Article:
The AARP Bulletin's "What I Really Know" column comes from our readers. Each month we solicit short personal essays on a selected topic and post some of our favorites in print and online. Below, reader Joyce Buller of Jeanerette, La., shares what she really knows about telling jokes.
Joke telling was a good reason to hang around the family when I was a kid. My dad’s family laughed really loud. They would hee-haw with such abandon that it was fun to watch them. They liked jokes that were a little dirty and told them one after another. Sometimes after finishing a joke, they immediately reiterated the punch line, and all broke out laughing again. Telling jokes gave my family a cohesiveness that no other means of communication did. It was easy to see that they loved being together when they shared a laugh.
Shared laughter can bring all sorts of people together, even strangers. In an airport bathroom in France, another lady and I were washing our hands when a bearded young man came in, greeted us and went into a stall. We waited until we were outside and then burst into laughter together. Seeing this custom that is strange to us in America was more fun because we shared it. I never forgot it.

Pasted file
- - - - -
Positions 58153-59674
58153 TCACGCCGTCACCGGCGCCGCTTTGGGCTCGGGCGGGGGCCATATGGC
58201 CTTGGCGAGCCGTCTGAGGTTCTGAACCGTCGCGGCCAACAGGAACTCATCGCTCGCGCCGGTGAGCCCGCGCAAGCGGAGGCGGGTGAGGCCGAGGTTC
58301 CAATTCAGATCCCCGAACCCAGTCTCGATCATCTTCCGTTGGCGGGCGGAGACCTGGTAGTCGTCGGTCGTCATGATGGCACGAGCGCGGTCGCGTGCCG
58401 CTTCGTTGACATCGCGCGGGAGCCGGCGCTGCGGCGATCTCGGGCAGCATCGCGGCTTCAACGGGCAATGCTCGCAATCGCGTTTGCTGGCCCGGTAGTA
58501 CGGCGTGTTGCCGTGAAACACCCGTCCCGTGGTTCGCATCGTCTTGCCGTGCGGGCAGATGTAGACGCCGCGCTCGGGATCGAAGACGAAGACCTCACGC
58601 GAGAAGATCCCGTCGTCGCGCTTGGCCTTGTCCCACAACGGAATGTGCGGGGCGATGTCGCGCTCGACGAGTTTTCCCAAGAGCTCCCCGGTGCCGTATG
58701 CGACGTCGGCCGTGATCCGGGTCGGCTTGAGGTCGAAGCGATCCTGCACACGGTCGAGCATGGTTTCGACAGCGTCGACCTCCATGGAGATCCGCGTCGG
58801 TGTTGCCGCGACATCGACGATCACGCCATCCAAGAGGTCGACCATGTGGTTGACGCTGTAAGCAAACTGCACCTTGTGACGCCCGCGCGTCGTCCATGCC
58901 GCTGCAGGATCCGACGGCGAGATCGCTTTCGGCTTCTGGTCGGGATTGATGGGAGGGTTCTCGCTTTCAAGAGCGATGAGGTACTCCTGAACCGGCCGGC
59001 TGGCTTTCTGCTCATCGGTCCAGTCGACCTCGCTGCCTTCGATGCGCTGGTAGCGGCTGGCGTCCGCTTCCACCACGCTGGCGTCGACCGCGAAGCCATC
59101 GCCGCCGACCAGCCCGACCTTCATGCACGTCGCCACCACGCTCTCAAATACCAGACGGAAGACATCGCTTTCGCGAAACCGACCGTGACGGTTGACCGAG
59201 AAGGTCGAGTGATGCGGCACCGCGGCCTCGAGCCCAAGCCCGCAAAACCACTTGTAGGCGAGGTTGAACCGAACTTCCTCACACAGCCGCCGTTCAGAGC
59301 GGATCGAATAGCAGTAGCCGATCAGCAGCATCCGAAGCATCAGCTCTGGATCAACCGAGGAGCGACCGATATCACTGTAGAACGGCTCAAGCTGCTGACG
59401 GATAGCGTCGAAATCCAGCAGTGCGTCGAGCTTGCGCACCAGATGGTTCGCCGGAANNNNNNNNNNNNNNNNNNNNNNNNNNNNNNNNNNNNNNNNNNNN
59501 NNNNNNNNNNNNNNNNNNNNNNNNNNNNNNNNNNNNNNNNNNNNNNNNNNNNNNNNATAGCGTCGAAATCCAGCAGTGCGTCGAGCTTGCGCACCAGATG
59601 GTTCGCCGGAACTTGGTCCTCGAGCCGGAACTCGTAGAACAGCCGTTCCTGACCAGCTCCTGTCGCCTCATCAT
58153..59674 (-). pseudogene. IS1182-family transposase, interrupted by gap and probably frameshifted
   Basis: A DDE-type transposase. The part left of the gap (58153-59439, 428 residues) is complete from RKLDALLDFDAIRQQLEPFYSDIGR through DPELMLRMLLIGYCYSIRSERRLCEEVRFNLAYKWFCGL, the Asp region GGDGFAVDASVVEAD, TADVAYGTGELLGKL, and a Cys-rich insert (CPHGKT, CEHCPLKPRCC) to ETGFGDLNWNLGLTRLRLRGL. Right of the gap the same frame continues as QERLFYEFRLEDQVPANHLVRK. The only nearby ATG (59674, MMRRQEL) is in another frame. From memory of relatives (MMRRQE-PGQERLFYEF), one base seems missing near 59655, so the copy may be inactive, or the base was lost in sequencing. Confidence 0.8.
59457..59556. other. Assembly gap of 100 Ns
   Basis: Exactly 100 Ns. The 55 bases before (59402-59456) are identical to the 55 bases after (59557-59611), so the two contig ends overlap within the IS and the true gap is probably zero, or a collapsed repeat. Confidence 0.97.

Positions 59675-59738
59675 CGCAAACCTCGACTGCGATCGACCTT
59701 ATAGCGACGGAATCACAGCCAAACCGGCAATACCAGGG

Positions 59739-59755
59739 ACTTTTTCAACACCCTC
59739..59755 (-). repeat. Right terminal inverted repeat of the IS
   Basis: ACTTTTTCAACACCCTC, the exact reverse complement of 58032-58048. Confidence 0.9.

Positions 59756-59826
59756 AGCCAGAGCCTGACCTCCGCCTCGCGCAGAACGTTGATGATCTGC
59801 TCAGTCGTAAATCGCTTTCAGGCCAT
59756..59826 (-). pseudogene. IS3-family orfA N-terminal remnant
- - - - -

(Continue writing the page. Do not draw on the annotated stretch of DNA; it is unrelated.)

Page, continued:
I had a friend who went into a nursing home with a joke book. She memorized a new joke every morning and told it to everyone she met in the halls and dining room. She said that she wanted people to look forward to seeing her every day and thought that a joke was just the thing to make it happen. I know she was right.
Here is a laugh that I will share with you: While working for an organization that delivers lunches to elderly shut-ins, I took my four-year-old daughter on my morning rounds. She was intrigued by the various accoutrements of old age—the canes, the walkers, the wheelchairs. One day I found her staring at a pair of false teeth soaking in a glass. As I braced myself for the inevitable barrage of questions, she merely turned and whispered, “The tooth fairy will never believe this!”
Tell us what you really know about our October topic: presidential campaigns. E-mail your essay of up to 400 words to email@example.com. Or mail it to What I Really Know, AARP Bulletin, 601 E St. NW, Washington, DC 20049. Please include your name, phone number and e-mail address. Deadline for October submissions: September 1, 2008.